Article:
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# Radar detectors are devices that sense the nearby use of a radar gun,

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ziyuen wrote:

TRICKY

Radar detectors are devices that sense the nearby use of a radar gun, and, in doing so, alert drivers to the presence of police officers who might catch drivers for speeding. But evidence shows that drivers who have radar detectors in their cars are actually 10% more likely to receive speeding tickets than those who do not have radar detectors. Drivers should therefore save the money they would spend on radar detectors and simply pay the tickets they’re going to receive whether they use a radar detector or not.

Which of the following, if true, would cast the most doubt on the argument above?

A. Several highway patrol agencies have begun developing strategies to target drivers who use radar detectors.
B. Only the drivers most likely to receive speeding tickets purchase and use radar detectors.
C. Radar detectors only cost a fraction of the expense that drivers spend on the purchase and maintenance of their vehicles.
D. Radar detectors do not help drivers avoid other types of tickets, such as those for failure to fully stop at a stop light.
E. Mobile phone companies have recently developed apps that will alert drivers to the presence of police officers along their route.

Hi ziyuen,

I actually reached the solution by eliminating all other possible answers as they strengthen conclusion. However, I still skeptical about explanation answer B. Let's make GMATNinja shares hos thoughts.
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Dear Charles,

The official answer provided by Veritas is not convincing for me to weaken the argument. It assumes that those drivers will get twice or 3 times tickets. I think that it is huge assumption that may or may not be true.

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Yeah, the question-writers were clearly trying to copy an LSAT question here. It's somewhere in LSAT PrepTests #29-38, I think -- but in any case, they didn't do a great job on the execution. Again, it's brutally, brutally hard for even the best test-prep companies to copy the style of actual tests. The GMAT spends \$1500-\$3000 developing each individual question, and I have reason to suspect that the figure is even higher for the LSAT.

So this isn't a criticism of the question-writers, since they're trying to accomplish the impossible... but fwiw, here's where they lost me:

Quote:
In this prompt, the conclusion can be tricky to properly identify because it has two parts to it: “save the money they would spend on radar detectors” and “simply pay the tickets.” The conclusion is essentially saying “radar detectors don’t help drivers avoid tickets,” based on the statistic that radar detector owners get 10% more tickets than those who don’t.

No, that's not really what the conclusion is saying. Here's the conclusion of the passage:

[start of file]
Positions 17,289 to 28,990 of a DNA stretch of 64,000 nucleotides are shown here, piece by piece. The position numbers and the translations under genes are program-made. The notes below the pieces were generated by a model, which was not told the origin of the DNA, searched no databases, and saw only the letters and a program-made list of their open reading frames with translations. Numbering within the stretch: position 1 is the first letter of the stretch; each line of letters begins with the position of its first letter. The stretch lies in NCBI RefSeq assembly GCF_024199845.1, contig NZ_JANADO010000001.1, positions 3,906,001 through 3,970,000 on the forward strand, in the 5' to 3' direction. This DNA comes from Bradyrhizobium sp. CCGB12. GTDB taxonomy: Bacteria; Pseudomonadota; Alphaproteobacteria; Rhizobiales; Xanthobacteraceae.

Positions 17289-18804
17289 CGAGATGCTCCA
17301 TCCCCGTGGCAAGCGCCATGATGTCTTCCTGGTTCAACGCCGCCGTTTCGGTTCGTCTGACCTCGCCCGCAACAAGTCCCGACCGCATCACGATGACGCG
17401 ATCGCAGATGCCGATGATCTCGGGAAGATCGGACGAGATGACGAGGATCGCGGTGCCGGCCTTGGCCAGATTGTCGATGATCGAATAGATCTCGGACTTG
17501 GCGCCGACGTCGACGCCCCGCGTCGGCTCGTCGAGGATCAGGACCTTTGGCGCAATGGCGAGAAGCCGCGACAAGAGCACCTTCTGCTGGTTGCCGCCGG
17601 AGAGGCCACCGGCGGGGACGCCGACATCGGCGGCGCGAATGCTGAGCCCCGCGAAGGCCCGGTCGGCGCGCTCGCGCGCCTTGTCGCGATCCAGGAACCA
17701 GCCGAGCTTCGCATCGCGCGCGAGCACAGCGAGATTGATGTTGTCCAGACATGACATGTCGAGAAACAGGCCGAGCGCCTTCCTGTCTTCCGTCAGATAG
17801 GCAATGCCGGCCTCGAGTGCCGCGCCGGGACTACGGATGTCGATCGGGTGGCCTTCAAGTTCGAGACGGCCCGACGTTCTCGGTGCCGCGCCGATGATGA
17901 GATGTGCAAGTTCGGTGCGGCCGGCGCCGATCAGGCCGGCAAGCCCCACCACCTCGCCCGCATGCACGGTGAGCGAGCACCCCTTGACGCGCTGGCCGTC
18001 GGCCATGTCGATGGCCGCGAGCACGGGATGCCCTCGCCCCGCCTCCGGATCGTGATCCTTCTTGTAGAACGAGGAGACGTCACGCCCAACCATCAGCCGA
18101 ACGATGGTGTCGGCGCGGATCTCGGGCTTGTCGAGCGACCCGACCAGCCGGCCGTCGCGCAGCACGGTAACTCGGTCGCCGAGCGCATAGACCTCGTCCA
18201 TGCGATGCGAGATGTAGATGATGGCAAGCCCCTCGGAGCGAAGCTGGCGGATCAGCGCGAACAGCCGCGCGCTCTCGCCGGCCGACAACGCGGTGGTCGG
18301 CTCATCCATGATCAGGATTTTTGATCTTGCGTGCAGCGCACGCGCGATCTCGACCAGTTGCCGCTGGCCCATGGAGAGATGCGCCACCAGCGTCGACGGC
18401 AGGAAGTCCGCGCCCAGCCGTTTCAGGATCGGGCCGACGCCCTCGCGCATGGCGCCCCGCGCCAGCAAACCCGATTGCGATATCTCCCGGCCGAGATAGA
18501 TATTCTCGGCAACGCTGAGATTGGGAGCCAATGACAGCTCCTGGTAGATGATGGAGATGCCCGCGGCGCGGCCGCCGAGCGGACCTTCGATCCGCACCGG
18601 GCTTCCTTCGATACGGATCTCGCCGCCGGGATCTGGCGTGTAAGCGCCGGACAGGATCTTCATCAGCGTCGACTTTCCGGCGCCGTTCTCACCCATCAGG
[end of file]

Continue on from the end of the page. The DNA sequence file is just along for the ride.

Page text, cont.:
Quote:
Drivers should therefore save the money they would spend on radar detectors and simply pay the tickets they’re going to receive whether they use a radar detector or not.

Now, that's a completely different animal. In writing the explanation, they're committing a cardinal sin of CR: changing the language of the conclusion so that it says something subtly different. Actually, this isn't even subtle: the explanation changes the conclusion pretty radically. As GMATNinjaTwo likes to say, whoever wrote the explanation is "putting words in the passage's mouth" -- and that's a huge error when you're doing CR.

(B) might be the best of the bunch, but it's still a pretty lousy answer. So don't worry too much about this one.
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Agree with GMATNinja, while option B seems to be the possible choice but it is debatable, also OE is not crystal clear.

GMATNinja bb, these days I see quite a few problems especially in SC and CR which actually in a way are not logically sound. Sometimes, these questions end up creating confusions for many people(beginners like me:P).

Can we have some flag associated with each question in which forum moderators can update the quality of the problem? Say something like "Trusted by experts" (Don't know if this is appropriate, but something of this sort). At the moment we only have the difficulty level of the problem which is determined by the answers given by users.
This will help users not to worry about their wrong answers in flawed or debatable questions.
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Assumptions :
1. Radar detectors have no other purposes that can save money for the user but to detect radar guns. Drivers install the RD only to avoid radio guns and thereby fines consequently.
2. Drivers who installed RD are not the ones who frequently exceed the speed limits and end up paying more fines.

By weakening any one of the assumptions we can arrive at the weakener.

A. Several highway patrol agencies have begun developing strategies to target drivers who use radar detectors.
Irrelevant
B. Only the drivers most likely to receive speeding tickets purchase and use radar detectors.
Weakens the 2nd assumption
C. Radar detectors only cost a fraction of the expense that drivers spend on the purchase and maintenance of their vehicles.
Doesn't weaken the argument
D. Radar detectors do not help drivers avoid other types of tickets, such as those for failure to fully stop at a stop light.
Other types are out of scope
E. Mobile phone companies have recently developed apps that will alert drivers to the presence of police officers along their route.[/quote] Further strengthening the conclusion by providing alternate source
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